Written by Jesse Reyes
Ask any native English speaker new to the Spanish language what the most difficult part of learning Spanish is, and you’re likely to hear something about Spanish verbs. While in comparison to most foreign languages, Spanish is closely related to the English language (this is largely due to their shared roots in Latin), there are still many aspects of Spanish that may be difficult to grasp for new learners; and verbs are one of the most prominent examples.
So what exactly makes Spanish verbs so difficult? It all boils down to how they are used. There are some grammar rules Spanish verbs follow, that we’re simply not used to as native English speakers. In this post we’ll look at 3 unique features of Spanish verbs and give you some practical tips on how to handle them.
The biggest difference between English verbs and Spanish verbs is conjugation. Spanish verbs change form based on the person or number of the person or thing performing the action. This change is called conjugation. This means that a simple verb such as “to eat” (comer), will take on six different forms in the present tense:
I eat: como
You eat: comes
He/She eats: come
We eat: comemos
You all eat (Spain only): coméis
They eat: comen
So you can see from the root form of the verb “comer”, we form these six different conjugations based on the person who is eating. Keep in mind that this set of conjugations is only for speaking in the present tense. There will be separate forms for past and future tense verbs.
Technically speaking we also conjugate verbs in English, it just doesn’t result in the variety of words that we see in Spanish.
Thankfully in Spanish, verb conjugations typically follow a predictable pattern based on the root of the verb (usually called a stem). The ending of the stem will often dictate which ending a verb receives in a given conjugation.
As you learn Spanish focus more on learning the patterns behind the verb conjugations versus trying to memorise each individual word. You’ll learn much more efficiently this way!
There are two past tenses in Spanish: the preterite and the imperfect. The difference between the two isn’t always easy for native English speakers to pick up on.
In general the preterite tense is used to describe an event or action that took place and was completed at some specific time in the past. The imperfect tense will describe past actions that either weren’t completed, are continuous, or were habitual.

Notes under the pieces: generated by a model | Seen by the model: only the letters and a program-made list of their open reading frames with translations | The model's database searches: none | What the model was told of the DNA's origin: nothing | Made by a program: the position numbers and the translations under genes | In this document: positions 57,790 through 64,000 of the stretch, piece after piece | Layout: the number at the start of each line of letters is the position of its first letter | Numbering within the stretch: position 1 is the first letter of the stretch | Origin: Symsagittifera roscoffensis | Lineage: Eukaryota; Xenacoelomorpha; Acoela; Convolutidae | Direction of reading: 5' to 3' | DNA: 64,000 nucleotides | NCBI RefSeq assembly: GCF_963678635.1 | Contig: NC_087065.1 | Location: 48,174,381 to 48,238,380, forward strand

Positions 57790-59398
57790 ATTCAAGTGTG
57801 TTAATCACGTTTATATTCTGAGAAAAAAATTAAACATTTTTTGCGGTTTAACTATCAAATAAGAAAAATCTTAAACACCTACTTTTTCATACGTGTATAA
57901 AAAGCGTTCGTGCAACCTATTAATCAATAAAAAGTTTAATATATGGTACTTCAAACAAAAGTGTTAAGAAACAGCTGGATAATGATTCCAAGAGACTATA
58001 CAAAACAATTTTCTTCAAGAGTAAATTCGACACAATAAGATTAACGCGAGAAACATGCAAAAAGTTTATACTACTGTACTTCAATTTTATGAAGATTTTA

Take for instance the English sentence: “I walked home yesterday”. In Spanish we would use the preterite tense of the verb “to walk” because when we say, “I walked home yesterday…” we are speaking about a completed action. If I were to say “I walked home every Tuesday”, then the imperfect would be used because the action was habitual.
If you’re having trouble understanding the difference from these two brief examples, don’t worry. The concept of preterite versus imperfect tense is one of the harder aspects of Spanish grammar for most students.
The number one way to learn the Spanish past tense verbs is to practice them. There’s no getting around it, you’ll have to use these verbs again and again until you begin to internalise the differences between them. That being said, once you do learn them the difference will feel like second nature.
A good Spanish tutor may also be able to tear down some of the mystery surrounding this difficult grammatical concept. If you find yourself struggling it might be a good idea to give yourself some extra help by booking a lesson.
If conjugations and present tenses weren’t enough, there are also different moods in Spanish. The grammatical mood a speaker uses will be based on his or her attitude toward what is being said. There are a total of three moods in the Spanish language: indicative, imperative, and subjunctive. Each mood uses a different form of a verb.
Overall the indicative and imperative moods are pretty straightforward. The indicative mood is the most common and is used when talking about things that are believed to be true (think facts). The imperative mood occurs anytime you give a command or tell someone to do something.
It’s the subjunctive that usually gives learners trouble. The subjunctive is used anytime you talk about something that is subjective or possible, but still not certain. For most native English speakers this can be an especially difficult concept to grasp, or at least to remember.
Take for example the two English sentences “You work”, and “I want you to work”. In Spanish “you work” would look like this: “Tu trabajas”. But the translation of “I want you to work”, would look like this: “Quiero que tu trabajes”. Notice that the verb in each sentence changes form.
The first example is in the indicative mood (it’s a fact that you are working right now). The second example is in the subjunctive (I want you to work but it’s not certain that you will).
The best way to become comfortable with the subjunctive mood is to pay attention to the way that native speakers use it. Make note of any example you find of the subjunctive mood, whether it's in a lesson with a teacher, in a phrase from a Spanish movie, or from some other Spanish resource.
Spanish is a beautiful and intriguing language, but it’s not always a walk in the park if you’re learning it. Use the tips we’ve shared to help you become more comfortable with some of the tougher features of the language. However, also remember that the greatest thing you can do to improve your Spanish is to engage with the language as much as possible!